Interviews TV

A Realm Of Possibilities: An Interview With Wanda Vision’s Elizabeth Olsen

WandaVision, the long-awaited MCU show kicking off Phase 4 has left its viewers speechless. While Wanda (Elizabeth Olsen) and Vision (Paul Bettany) seem happily settled in the suburban sitcom town of Westview at the start of the miniseries, viewers of Avengers: Infinity War know that all cannot be as it seems. Episode after episode has unraveled a complicated horror show, shocking fans as they travel deeper inside the rabbit hole.

The Koalition spoke to Elizabeth Olsen about stepping back into the role of the Scarlet Witch.

While the series explores the extent and origin of Wanda’s powers, making her more similar to the comic book version, including depicting her mental illness and introducing the “Scarlet Witch” moniker, Elizabeth first had to adjust to shooting the series in front of a live studio audience.

“The first thing we shot [was in front of a live studio audience.] It was so nerve-wracking, there was a lot of adrenaline. There were a lot of quick changes and it confused my brain. It really messed with my brain, the idea of not playing to an audience but feeding off an audience and having a camera and I was really grateful when we added the fourth wall for our second episode,” Elizabeth said.

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[Playing Wanda] was like an amalgamation of Mary Tyler Moore and Elizabeth Montgomery, and I think I accidentally threw in some Lucy in the 70s just because there was so much physical comedy. The way women move throughout the decades changes so much when it comes to what society wants from them. And so we quite a few nods to how those were evolving through the decades,” she continued.

[For example], In the 60s she gets to wear some pants and that would adjust how someone moves through space and manners were a big part of when we talk about vocal work and speech and cadence. Manners were a huge part of every decade and so we would get this book of manners for the time as well. But we also have to remember we’re not depicting an honest reality of the 60s or the 70s. We are depicting the…beats [of a] reality, which is its own set of rules.”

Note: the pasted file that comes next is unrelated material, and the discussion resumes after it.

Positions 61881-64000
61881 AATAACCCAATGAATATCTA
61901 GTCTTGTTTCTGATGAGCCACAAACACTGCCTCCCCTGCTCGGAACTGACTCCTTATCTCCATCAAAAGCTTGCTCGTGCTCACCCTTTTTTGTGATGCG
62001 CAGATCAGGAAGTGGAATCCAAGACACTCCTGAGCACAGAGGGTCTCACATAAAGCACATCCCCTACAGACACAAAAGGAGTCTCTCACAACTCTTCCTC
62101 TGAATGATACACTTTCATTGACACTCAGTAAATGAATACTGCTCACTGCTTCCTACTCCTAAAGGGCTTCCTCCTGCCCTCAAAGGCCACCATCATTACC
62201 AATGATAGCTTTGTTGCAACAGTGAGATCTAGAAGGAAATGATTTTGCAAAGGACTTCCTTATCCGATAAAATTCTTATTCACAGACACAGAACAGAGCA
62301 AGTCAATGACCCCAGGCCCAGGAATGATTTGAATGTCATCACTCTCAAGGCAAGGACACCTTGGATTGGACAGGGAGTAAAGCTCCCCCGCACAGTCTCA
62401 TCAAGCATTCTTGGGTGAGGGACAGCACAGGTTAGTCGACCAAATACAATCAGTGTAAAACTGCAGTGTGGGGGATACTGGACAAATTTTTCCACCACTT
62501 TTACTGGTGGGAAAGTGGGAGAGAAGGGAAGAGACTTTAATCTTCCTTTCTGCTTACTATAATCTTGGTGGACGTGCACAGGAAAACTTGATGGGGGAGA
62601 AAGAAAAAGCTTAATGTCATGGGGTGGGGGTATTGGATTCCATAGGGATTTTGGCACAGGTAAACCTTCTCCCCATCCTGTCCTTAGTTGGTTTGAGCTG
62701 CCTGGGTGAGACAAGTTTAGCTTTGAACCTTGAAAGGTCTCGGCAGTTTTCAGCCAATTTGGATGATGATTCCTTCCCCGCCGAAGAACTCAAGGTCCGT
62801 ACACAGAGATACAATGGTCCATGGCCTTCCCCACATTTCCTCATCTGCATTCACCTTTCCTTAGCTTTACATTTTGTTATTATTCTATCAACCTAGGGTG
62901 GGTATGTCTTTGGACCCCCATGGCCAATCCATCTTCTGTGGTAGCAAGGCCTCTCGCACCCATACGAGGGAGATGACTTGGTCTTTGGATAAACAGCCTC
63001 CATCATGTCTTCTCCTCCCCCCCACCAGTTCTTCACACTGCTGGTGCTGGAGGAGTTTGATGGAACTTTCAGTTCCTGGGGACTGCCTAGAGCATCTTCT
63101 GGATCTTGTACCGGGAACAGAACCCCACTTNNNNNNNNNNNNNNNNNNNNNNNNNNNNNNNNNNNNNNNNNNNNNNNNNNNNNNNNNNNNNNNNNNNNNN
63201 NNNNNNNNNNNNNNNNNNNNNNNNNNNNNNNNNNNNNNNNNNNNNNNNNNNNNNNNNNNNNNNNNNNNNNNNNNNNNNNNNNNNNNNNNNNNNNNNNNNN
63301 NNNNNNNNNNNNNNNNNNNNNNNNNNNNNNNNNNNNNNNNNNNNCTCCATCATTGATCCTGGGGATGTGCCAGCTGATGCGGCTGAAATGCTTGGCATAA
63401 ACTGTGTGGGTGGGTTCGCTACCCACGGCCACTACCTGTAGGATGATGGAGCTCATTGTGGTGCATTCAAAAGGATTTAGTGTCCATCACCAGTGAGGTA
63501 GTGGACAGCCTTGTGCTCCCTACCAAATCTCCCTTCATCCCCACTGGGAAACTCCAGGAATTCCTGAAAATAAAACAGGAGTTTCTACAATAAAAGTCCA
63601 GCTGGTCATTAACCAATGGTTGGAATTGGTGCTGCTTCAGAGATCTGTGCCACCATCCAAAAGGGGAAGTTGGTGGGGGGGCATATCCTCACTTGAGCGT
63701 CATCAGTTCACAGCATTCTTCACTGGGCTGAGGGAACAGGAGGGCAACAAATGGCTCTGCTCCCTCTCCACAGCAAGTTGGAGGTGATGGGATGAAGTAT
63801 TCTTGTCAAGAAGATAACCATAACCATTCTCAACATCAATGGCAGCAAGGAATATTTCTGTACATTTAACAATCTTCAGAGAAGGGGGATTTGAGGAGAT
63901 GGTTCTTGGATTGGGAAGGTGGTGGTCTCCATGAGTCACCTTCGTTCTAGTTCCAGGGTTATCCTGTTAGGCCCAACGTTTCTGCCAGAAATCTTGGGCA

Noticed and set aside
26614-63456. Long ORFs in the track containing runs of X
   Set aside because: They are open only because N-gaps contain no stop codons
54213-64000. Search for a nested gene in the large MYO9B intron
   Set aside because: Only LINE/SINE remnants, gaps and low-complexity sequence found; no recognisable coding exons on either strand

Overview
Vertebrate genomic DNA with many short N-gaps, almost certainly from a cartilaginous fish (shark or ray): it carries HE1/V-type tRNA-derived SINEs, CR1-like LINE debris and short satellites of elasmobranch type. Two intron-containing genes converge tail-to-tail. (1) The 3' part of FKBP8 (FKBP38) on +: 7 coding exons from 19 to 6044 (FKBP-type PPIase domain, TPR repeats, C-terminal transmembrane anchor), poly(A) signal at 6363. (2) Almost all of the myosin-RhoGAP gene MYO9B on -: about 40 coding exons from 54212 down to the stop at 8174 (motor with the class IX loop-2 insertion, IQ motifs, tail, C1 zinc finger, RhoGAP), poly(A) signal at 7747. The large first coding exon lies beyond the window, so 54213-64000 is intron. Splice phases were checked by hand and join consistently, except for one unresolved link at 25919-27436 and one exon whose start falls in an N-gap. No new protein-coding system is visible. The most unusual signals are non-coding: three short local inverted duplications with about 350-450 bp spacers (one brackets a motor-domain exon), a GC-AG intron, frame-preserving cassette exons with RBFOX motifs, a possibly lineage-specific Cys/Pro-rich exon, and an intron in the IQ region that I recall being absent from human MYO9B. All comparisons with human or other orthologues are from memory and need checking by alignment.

For her role as Wanda Maximoff in WandaVision, she completely immersed herself in period sitcoms so she could nail the physicality of each era. Despite paying homage to numerous TV classics WandaVision didn’t use Elizabeth Montgomery’s iconic nose wiggle from Bewitched.

Instead of the nose wiggle, Wanda makes a hand gesture which she uses often in the second episode when her talent show performance with Vision went awry and she had to quickly explain away some of his wild feats. While Vision’s stunts come from the special effects team, uses direct tricks from the Bewitched sitcom.

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“Well, I can’t wiggle my nose so we had to figure out something else that was period-appropriate. So this kind of was our translation and to watch our special effects team that usually you know, blow things up, set things on fire, create wind, create smoke, these guys became like puppeteers, um, of things floating in the sky and dealing with magnets in different ways to make things spin and it was just so incredible to watch our special effects team adapt to the air of specific ways of creating these practical effects by doing the research of what did they do on Bewitched.

“Or even as stupid as like, you know, holding still and doing a quick change and trying to remember your bodies for the camera. But a lot of silly things we got to do.  I’m used to it all just coming together in CGI. So it was really fun to have the practical effects there.”

WandaVision is a blank slate for Wanda and Vision from the very start of the show. However, Wanda isn’t trying to escape who she is entirely. It’s the life she always wanted but she’s still able to hold on to who is really is.

“I believe from Wanda’s point of view she would describe WandaVision as a family sitcom of two people trying to fit in and not be discovered for being different.”

WandaVision is streaming on Disney+.

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